Campethera notata 

Scope: Global
Language: English

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Taxonomy [top]

Kingdom Phylum Class Order Family
Animalia Chordata Aves Piciformes Picidae

Scientific Name: Campethera notata (Lichtenstein, 1823)
Common Name(s):
English Knysna Woodpecker
French Pic tigré
Taxonomic Source(s): del Hoyo, J., Collar, N.J., Christie, D.A., Elliott, A. and Fishpool, L.D.C. 2014. HBW and BirdLife International Illustrated Checklist of the Birds of the World. Volume 1: Non-passerines. Lynx Edicions BirdLife International, Barcelona, Spain and Cambridge, UK.

Assessment Information [top]

Red List Category & Criteria: Near Threatened ver 3.1
Year Published: 2017
Date Assessed: 2017-10-01
Assessor(s): BirdLife International
Reviewer(s): Symes, A.
Facilitator/Compiler(s): O'Brien, A., Pilgrim, J., Robertson, P., Symes, A., Taylor, J. & Westrip, J.
This species is listed as Near Threatened because it has a small or very small population. There is no strong evidence that the population is presently in decline, but if any evidence is found to suggest an ongoing decline, the species may qualify for uplisting to a higher threat category.

Previously published Red List assessments:

Geographic Range [top]

Range Description:Campethera notata is a thinly dispersed endemic of the coastal lowlands of South Africa, extending north into southern KwaZulu-Natal and west to Caledon, Western Cape, and possibly further west (Peacock 2015). The total occupied range may be c.50,000 km2 (Peacock 2015) and its total population has been estimated at 1,500-5,000 individuals.

Countries occurrence:
South Africa
Additional data:
Continuing decline in area of occupancy (AOO):Unknown
Extreme fluctuations in area of occupancy (AOO):NoEstimated extent of occurrence (EOO) - km2:179000
Continuing decline in extent of occurrence (EOO):UnknownExtreme fluctuations in extent of occurrence (EOO):No
Continuing decline in number of locations:Unknown
Extreme fluctuations in the number of locations:No
Range Map:Click here to open the map viewer and explore range.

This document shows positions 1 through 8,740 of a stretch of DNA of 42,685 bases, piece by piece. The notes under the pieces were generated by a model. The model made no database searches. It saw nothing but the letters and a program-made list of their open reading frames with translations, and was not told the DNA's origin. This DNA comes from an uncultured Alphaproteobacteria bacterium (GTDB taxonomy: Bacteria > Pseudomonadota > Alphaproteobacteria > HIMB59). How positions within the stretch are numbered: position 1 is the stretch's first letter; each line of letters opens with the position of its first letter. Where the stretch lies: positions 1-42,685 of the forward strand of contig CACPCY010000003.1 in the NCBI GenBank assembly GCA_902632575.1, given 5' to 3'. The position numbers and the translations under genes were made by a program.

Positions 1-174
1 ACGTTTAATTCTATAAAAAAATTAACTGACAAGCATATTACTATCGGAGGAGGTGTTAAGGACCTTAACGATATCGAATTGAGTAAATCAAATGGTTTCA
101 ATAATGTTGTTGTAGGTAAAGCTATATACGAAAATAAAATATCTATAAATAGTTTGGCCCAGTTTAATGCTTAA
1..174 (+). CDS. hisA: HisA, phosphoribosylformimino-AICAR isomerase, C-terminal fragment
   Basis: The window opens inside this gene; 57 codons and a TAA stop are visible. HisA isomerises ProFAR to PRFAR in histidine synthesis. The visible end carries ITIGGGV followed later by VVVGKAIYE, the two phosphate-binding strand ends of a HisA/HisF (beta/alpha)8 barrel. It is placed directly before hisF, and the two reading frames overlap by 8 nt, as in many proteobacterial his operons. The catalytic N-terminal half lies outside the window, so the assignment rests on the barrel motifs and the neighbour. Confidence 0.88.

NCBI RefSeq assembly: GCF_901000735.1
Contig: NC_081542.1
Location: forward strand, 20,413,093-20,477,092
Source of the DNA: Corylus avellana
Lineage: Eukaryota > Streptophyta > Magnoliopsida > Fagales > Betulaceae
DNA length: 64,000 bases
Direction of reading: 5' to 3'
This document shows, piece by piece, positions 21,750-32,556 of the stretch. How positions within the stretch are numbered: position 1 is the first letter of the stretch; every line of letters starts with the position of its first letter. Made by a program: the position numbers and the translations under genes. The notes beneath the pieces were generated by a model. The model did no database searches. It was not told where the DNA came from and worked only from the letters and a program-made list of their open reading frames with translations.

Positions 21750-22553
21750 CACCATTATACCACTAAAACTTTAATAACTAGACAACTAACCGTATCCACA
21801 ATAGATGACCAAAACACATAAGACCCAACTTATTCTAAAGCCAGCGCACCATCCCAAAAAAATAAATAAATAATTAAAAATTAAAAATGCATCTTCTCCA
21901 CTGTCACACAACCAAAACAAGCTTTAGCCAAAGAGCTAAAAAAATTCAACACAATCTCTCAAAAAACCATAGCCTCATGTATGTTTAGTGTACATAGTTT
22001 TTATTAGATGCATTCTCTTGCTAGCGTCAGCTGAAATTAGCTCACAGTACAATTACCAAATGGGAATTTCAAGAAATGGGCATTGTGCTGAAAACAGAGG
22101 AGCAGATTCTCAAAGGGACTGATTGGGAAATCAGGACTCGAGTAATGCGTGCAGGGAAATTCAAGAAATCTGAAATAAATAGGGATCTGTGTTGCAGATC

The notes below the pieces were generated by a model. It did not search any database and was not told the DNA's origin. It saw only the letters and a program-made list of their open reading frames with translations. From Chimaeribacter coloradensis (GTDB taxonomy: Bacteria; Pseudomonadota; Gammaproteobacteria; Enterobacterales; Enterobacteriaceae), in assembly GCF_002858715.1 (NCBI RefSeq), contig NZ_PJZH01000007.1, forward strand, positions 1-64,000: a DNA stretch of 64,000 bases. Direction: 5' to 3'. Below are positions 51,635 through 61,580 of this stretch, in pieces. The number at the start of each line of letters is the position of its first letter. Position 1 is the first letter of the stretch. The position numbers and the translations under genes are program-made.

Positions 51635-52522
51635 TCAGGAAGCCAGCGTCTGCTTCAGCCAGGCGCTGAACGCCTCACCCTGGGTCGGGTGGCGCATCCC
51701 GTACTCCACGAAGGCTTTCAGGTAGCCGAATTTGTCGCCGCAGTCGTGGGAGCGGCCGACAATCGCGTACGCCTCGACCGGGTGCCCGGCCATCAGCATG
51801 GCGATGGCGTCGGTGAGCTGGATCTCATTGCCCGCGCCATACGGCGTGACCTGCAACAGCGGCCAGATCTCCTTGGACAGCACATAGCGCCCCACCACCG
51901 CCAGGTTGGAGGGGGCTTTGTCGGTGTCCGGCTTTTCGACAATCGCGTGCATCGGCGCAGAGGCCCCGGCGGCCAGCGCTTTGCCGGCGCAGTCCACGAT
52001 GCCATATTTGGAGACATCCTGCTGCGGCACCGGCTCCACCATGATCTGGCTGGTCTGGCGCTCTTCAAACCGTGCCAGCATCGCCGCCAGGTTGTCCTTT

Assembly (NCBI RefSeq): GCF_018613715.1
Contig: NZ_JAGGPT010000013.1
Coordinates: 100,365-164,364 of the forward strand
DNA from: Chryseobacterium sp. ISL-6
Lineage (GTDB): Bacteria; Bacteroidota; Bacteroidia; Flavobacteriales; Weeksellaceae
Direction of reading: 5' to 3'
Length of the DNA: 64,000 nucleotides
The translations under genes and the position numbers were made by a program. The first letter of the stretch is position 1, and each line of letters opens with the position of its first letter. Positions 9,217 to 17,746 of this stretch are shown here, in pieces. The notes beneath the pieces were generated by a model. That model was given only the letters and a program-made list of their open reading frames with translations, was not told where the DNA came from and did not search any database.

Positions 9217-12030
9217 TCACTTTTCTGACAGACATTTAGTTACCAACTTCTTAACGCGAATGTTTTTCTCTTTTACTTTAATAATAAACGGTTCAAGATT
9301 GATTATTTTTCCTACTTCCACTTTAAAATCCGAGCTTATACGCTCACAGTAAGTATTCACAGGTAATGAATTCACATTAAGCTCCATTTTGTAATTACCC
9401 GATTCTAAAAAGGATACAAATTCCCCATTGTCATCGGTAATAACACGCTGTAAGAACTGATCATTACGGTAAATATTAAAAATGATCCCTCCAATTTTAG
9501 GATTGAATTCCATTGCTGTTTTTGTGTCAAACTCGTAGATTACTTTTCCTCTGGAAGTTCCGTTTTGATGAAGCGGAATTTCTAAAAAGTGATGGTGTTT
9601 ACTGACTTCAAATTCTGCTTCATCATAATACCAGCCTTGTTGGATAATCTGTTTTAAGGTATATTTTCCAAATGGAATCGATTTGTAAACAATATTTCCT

Population [top]

Population:This species is locally common but thinly dispersed within its small coastal range. Its population is estimated to number 1,500-5,000 individuals, roughly equating to 1,000-3,300 mature individuals.

Trend Justification:  There is no evidence that the population is currently in decline, though there is some evidence that its habitat in the Eastern Cape Province is in decline (Peacock 2015). However, other work with atlas data suggest that its range may even have increased (Lee et al. 2017). Given the uncertainty over this, the species is tentatively assessed as being stable awaiting any further evidence.
Current Population Trend:Stable
Additional data:
Number of mature individuals:1000-3300Continuing decline of mature individuals:Unknown
Extreme fluctuations:NoPopulation severely fragmented:No
Continuing decline in subpopulations:Unknown
Extreme fluctuations in subpopulations:NoAll individuals in one subpopulation:No
No. of individuals in largest subpopulation:100

Habitat and Ecology [top]

Habitat and Ecology:It is confined to coastal areas of forest, woodland, dense bush, Euphorbia scrub, or open country with large trees, extending marginally inland in places. The species feeds mainly on ants and ant larvae, as well as wood-boring beetles and their larvae (del Hoyo et al. 2002). Breeding takes place in August-November. The nest hole is excavated in a dead tree trunk or branch. It has a clutch size of 2-4 eggs, which it probably incubates for 12 days, followed by a fledging period of three or four weeks (del Hoyo et al. 2002). A lack of suitable nest-holes may limit the population in some areas.

Systems:Terrestrial; Freshwater
Continuing decline in area, extent and/or quality of habitat:Unknown
Generation Length (years):4.2
Movement patterns:Not a Migrant

Threats [top]

Major Threat(s): A range contraction in KwaZulu-Natal in the 19th century has been attributed to the clearance of coastal bush for sugar-cane farming and township development.

Conservation Actions [top]

Conservation Actions: Conservation Actions Underway
An estimated 1,000-1,500 individuals are thought to occur in reserves, e.g. Oribi Gorge Nature Reserve (del Hoyo et al. 2002).

Conservation Actions Proposed
Conduct surveys to estimate the total population size. Monitor population trends through regular surveys. Carry out research into factors that possibly limit the species's population. Provide nest boxes for breeding (Peacock 2015). Increase the area of suitable habitat with protected status.

Citation: BirdLife International. 2017. Campethera notata. The IUCN Red List of Threatened Species 2017: e.T22680910A118435157. . Downloaded on 23 April 2018.
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